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Where Are You From?
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Where Are You From?

4.38  ·  Rating details ·  522 ratings  ·  130 reviews
This resonant picture book tells the story of one girl who constantly gets asked a simple question that doesn’t have a simple answer. A great conversation starter in the home or classroom—a book to share, in the spirit of  I Am Enough  by Grace Byers and Keturah A. Bobo.

When a girl is asked where she’s from—where she’s really from—none of her answers seems to be the right one.
Hardcover, 34 pages
Published June 4th 2019 by HarperCollins
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Average rating 4.38  · 
Rating details
 ·  522 ratings  ·  130 reviews

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Yamile Méndez
Dec 13, 2017 rated it it was amazing  ·  (Review from the author)  ·  review of another edition
Shelves: december-17
It's such a rush of emotion to see my book on goodreads! I can't wait to share it with the world!
Jun 28, 2019 rated it really liked it
Recommends it for: Readers Looking for Children's Stories Exploring Identity & Heritage
When classmates and acquaintances persistently ask her where she is from, refusing to accept her answer that she is from here, a young girl turns to her Abuelo (grandfather) for answers in this lovely new picture-book from author Yamile Saied Méndez and illustrator Jaime Kim. His poetic answers allude to the young girl's Argentine and (possible) Puerto Rican heritage, but when she persists in her question, he replies that she is from his heart, and from the heart of all her ancestors...
Love-love, love-love, LOVE.

Update: 10/7/2019

I read this in storytime this morning and suffice it to say, some people glaze over when it comes to diversity. EXTREME SIDE EYE. I am not impressed with people at the moment.
Jul 29, 2019 rated it it was amazing  ·  review of another edition
Shelves: children
So, so, so beautiful and uplifting.
Krissy Neddo
I really liked it. However, intended audience (ages 5-9) may not appreciate or understand it as well as adults. Possible purchase for ESL teachers.
Monique Fields
Jun 05, 2019 rated it it was amazing  ·  review of another edition
Where Are You From? is a beautiful and lyrical answer to such a simple question that multiracial hear every day. The book starts with the question and provides answer after answer for where the little girl is from. In the end, she decides she is from all of those places as well. I especially loved how Abuelo was involved. Grandpas really do know everything.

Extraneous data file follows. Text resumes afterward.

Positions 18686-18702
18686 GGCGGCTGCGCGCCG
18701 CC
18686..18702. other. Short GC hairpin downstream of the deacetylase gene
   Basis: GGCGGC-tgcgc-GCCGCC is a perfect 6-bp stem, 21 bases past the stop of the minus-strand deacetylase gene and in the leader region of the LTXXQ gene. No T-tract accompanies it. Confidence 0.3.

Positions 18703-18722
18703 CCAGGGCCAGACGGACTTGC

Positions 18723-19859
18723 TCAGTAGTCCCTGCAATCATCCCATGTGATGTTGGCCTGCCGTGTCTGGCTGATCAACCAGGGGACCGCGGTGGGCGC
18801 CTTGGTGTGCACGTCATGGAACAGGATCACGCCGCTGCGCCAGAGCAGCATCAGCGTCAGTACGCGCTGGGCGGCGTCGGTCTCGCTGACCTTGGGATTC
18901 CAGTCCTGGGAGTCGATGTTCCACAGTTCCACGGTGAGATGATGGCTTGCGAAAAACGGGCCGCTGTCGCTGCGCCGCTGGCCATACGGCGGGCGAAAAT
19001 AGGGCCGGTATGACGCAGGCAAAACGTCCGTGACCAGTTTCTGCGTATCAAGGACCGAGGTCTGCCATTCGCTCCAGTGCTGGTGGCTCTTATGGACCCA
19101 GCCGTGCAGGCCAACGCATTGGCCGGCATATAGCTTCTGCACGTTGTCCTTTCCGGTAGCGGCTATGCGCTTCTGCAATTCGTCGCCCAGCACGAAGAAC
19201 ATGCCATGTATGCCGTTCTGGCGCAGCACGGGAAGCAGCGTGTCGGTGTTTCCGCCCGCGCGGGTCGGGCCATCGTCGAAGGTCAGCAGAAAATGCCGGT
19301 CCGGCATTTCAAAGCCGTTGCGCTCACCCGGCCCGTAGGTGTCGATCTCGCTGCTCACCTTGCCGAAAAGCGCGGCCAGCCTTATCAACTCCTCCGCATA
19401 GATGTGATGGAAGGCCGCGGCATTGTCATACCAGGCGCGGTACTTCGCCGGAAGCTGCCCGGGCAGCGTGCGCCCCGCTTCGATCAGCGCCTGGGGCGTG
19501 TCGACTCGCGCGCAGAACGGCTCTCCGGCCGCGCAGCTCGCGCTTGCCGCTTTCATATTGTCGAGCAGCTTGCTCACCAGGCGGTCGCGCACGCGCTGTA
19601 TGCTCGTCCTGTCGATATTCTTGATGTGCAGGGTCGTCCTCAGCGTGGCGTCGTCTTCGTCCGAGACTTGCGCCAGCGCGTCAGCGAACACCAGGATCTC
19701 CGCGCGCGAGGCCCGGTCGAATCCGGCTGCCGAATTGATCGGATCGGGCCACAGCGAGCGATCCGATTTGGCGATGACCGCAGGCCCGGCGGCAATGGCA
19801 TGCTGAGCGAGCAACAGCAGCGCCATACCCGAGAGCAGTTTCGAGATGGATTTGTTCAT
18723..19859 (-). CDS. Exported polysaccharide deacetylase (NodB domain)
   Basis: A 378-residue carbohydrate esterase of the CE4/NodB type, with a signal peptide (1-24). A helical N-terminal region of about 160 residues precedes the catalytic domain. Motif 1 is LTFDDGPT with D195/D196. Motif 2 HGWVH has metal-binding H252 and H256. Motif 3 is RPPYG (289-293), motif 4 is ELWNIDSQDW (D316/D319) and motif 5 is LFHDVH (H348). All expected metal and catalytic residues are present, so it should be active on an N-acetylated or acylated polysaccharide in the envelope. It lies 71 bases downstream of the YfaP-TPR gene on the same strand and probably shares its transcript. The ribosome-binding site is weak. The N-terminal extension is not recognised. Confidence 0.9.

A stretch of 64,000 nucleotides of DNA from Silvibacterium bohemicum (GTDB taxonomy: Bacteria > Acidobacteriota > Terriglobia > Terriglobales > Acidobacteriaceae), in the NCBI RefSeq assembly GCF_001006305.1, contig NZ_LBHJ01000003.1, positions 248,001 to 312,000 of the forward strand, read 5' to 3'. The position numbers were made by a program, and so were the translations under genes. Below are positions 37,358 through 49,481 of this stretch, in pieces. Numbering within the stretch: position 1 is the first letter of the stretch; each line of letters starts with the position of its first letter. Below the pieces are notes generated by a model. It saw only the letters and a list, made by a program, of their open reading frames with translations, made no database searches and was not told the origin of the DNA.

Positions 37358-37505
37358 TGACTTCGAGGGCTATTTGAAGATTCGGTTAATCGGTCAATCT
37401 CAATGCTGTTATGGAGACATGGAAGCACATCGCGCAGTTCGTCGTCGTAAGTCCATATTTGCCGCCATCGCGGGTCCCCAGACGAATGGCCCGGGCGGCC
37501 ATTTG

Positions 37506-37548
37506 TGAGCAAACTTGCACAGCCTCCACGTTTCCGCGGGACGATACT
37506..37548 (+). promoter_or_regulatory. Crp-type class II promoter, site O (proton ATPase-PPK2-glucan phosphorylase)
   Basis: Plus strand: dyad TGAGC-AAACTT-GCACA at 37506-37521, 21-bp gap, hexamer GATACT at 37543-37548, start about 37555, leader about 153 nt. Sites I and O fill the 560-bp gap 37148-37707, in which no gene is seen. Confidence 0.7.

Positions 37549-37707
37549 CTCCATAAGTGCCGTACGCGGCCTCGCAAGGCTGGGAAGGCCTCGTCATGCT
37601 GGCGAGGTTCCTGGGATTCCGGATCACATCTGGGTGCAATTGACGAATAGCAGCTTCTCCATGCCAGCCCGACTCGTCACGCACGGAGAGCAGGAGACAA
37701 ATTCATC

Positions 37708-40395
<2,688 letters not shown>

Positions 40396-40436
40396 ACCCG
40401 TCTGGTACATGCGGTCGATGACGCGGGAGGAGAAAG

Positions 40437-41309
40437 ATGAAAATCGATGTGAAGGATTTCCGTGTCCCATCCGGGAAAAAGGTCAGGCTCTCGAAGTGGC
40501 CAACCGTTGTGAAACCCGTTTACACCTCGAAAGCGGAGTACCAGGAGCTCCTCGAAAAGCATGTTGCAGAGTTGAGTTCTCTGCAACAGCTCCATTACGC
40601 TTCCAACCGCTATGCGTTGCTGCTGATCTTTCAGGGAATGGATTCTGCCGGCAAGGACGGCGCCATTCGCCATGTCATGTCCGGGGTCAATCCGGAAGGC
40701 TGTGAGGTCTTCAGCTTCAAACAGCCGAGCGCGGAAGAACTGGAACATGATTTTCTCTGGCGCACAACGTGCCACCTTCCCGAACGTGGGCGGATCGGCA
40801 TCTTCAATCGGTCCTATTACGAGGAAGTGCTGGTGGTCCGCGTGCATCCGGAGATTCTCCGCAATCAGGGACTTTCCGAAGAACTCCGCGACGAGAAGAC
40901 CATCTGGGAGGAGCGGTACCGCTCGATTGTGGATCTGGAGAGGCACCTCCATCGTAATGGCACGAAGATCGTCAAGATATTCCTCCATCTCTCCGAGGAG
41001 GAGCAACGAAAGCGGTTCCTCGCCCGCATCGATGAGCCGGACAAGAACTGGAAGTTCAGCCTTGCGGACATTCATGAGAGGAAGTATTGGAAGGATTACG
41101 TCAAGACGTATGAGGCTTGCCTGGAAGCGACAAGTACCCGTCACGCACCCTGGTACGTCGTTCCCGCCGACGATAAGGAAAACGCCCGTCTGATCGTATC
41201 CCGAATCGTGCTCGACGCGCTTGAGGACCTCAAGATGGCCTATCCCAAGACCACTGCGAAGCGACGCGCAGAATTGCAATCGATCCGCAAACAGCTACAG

Lorie Barber
Jul 05, 2019 rated it really liked it  ·  review of another edition
Beautiful in words and illustrations. Back matter to explain a few of Abuelo’s references (“Señor Cielo,” the pampas, the gaucho) would be wonderful, although having my Latinx students share their knowledge around these words could be awesome, too!
Age: Preschool-3rd grade
Our Voices: Argentinian American author (1st gen), Korean American illustrator (1st gen)

In several scenarios, a little girl finds it difficult to answer the probing question "where are you from?" especially since it makes her feel like she doesn't belong. Asking the man that knows it all, Abuelo provides a multifaceted answer, drawing from various natural settings that spread across South America--especially Argentina--and the people that settled them. T
Michele Knott
Oh, what a beautiful book. A young girl of color gets asked by classmates and adults, "where are you from?" What a confusing question to ask a young child and full of insinuations. However, the young girl has an amazing grandfather that tells her of all the beautiful places her ancestors come from but ends with a beautiful idea that really captures the love for a child.
The question "Where are you from?" is often asked to newcomers as a way to be conversational. But it can also be a subtle, and maybe even unconscious, way of trying to place the newcomer in a box or separate them from us as "other" or "different". With friends and neighbors that come into our communities from places near and far, it's never been more important to realize that in order to build relationship we need to consider where we're from in ways that unite us, rather than paint us as differ ...more
So often when a white person asks a person of color where they are from, there is an assumption of not being from around here. It’s often a microaggression. In this story, a little girl is asked by kids and adults alike where she is from, so when she asks her abuelo where they are from, she gets a surprising answer.

Pair this text with George Ella Lyon’s poem “Where I’m From.”
David Jr.
Books and stories like these are going to play an important role in my son's life. Children need to see people who represent them in tv, books, and movies. I also feel that my son needs to know where he or his dad came from. He will be able to read my stories but others' will help too.
Connor Bowman
Sep 30, 2019 rated it really liked it  ·  review of another edition
Shelves: picture-books
A sweet story with beautiful illustrations! Méndez used poetry so masterfully while Kim played with light in every spread! I'd be shocked if this didn't get some Caldecott buzz!
Jenna (Falling Letters)
Gorgeous book with a beautiful message. I hope it reaches many children who have been pressed to answer this question.
Julie Kirchner
Jun 26, 2019 rated it it was amazing
Shelves: picture-books
A beautiful message with lovely illustrations. This will definitely be one I will share with my students.
Chance Lee
Sep 25, 2019 rated it really liked it
Shelves: picture-it
Sweet story with heartfelt text and rich, colorful illustrations.